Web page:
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Columbus Blue Jackets fire president and general manager Doug MacLean

The 53-year-old was relieved of his duties after the Blue Jackets stumbled to a 33-42-7 record this season, good for 11th in the Western Conference. McLean was informed of his fate during an ownership meeting Wednesday night.

MacLean, the only president and general manager in franchise history, enjoyed little success during his tenure. The Blue Jackets were 172-258-62 all-time under MacLean, and are the only NHL franchise to have never reached the post-season.

The Blue Jackets appeared ready to post their first winning season after setting franchise records for wins (35) and points (74) in a season in 2005-'06. Columbus posted a 23-16-2 record over the second half of that season, but the momentum failed to carry over into 2006-'07.

The Summerside, P.E.I., native joined the Blue Jackets on Feb. 11, 1998 as general manager and a month later was named team president. MacLean enjoyed instant success, as the club went 28-39-9-6 in its inaugural 2000-'01 season, its 71 points the second-highest total ever by an NHL expansion team.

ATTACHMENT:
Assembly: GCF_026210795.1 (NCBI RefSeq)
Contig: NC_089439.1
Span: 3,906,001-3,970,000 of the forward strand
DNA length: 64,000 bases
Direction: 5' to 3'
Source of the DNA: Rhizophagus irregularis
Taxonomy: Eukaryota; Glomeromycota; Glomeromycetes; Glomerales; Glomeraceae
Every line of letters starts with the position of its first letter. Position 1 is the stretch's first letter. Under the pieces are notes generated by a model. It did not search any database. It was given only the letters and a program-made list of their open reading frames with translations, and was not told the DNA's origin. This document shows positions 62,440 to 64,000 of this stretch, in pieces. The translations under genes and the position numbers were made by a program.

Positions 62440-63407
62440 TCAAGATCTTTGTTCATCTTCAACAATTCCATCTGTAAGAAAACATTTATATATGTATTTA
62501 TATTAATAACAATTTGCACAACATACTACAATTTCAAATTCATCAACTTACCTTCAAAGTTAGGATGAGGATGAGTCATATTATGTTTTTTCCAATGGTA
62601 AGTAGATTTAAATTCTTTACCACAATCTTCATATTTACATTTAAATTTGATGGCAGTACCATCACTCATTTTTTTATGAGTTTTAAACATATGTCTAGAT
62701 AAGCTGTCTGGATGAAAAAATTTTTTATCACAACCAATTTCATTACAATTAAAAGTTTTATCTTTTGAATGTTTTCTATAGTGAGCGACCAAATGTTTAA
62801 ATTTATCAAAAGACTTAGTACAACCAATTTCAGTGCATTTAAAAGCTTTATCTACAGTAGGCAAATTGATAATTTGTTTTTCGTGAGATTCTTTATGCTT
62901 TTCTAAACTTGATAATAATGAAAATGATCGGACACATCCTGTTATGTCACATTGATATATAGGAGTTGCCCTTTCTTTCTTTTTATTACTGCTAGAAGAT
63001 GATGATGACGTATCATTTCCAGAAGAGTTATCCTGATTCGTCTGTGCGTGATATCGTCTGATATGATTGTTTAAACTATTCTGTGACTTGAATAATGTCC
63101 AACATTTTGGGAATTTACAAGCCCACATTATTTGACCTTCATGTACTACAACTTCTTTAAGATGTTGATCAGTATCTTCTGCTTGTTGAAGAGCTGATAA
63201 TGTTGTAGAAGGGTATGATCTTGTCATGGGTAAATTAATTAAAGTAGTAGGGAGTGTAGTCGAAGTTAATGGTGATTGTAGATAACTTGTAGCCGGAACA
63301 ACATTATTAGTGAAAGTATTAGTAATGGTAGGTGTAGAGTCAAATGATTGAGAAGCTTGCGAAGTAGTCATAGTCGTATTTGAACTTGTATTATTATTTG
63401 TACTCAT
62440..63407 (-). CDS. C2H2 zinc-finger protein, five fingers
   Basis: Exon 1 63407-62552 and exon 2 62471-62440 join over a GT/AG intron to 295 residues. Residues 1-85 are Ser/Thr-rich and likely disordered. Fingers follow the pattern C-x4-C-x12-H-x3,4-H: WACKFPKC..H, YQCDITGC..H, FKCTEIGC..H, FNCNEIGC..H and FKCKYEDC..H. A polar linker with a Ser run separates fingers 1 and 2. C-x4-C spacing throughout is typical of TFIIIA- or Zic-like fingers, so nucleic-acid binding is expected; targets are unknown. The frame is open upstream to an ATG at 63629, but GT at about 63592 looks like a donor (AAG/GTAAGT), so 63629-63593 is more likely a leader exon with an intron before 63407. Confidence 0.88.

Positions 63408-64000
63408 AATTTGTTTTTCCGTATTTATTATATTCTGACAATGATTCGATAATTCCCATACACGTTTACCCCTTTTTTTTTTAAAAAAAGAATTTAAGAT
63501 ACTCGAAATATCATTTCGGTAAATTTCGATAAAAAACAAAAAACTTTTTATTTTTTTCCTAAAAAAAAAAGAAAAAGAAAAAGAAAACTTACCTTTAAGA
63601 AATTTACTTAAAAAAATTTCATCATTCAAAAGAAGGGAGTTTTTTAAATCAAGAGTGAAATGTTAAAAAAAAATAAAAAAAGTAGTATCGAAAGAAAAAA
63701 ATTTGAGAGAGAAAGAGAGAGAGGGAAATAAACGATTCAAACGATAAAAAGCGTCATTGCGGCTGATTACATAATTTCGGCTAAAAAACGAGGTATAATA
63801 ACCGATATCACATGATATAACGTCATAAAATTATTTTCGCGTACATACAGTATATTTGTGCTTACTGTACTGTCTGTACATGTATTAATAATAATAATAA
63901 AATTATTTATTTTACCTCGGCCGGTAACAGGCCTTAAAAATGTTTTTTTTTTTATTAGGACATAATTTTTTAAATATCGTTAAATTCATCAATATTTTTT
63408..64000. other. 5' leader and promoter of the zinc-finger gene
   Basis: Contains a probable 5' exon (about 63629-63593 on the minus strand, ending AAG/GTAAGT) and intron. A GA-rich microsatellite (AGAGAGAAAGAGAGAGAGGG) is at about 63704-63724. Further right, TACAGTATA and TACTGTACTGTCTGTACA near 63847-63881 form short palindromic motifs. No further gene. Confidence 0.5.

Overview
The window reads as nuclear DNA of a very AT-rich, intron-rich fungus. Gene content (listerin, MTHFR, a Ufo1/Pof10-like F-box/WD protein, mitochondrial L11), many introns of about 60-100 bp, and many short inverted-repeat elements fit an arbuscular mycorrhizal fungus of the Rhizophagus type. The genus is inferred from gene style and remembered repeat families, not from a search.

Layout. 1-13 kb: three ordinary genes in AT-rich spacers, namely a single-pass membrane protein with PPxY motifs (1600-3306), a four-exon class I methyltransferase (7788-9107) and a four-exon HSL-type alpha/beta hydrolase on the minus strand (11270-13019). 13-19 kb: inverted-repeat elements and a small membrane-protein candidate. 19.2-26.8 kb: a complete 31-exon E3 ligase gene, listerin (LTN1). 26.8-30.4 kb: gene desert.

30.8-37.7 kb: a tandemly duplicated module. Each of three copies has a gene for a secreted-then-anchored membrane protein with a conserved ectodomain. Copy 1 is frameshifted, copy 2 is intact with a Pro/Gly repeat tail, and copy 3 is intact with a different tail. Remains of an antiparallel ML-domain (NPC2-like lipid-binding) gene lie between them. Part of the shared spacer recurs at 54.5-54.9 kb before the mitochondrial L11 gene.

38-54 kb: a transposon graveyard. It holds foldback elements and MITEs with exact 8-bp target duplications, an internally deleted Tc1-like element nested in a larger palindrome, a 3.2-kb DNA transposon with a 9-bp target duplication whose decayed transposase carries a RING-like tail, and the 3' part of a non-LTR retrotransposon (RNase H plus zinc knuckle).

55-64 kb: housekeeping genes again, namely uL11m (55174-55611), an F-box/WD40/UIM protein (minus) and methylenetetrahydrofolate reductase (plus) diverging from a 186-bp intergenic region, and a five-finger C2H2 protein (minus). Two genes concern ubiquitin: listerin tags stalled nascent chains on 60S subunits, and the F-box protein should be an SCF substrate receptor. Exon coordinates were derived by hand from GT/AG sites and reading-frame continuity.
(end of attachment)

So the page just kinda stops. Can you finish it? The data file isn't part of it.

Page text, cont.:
MacLean also served as the Blue Jackets' head coach from Jan. 7, 2003 to Jan. 1, 2004.

Prior to joining the Blue Jackets, he served as the head coach in Florida, where he led his teams into the playoffs in both seasons behind the bench (1995-'96, 1996-'97). In his first season, MacLean led the Panthers to the Stanley Cup final, where they lost to the Colorado Avalanche.

Despite the loss, MacLean was named the NHL's top coach by The Hockey News and was a finalist for the Jack Adams award.

MacLean began his NHL career as an assistant coach with the St. Louis Blues in 1985. He joined the Washington Capitals as an assistant coach prior to the 1988-'89 season. He remained with the Capitals before becoming the head coach of the franchise's AHL affiliate in Baltimore midway through the 1989-'90 season. He spent 35 games behind the bench and guided the Skipjacks to a 17-13-5 mark.

He then went to the Detroit Red Wings as an assistant coach in 1990 and spent two years behind the bench before becoming the club's assistant general manager as well as the GM of the Wings' AHL affiliate, the Adirondack Red Wings.

He left Detroit to join Florida as director of player development and pro scout in 1994 and was named the second head coach in Panthers history July 24, 1995.



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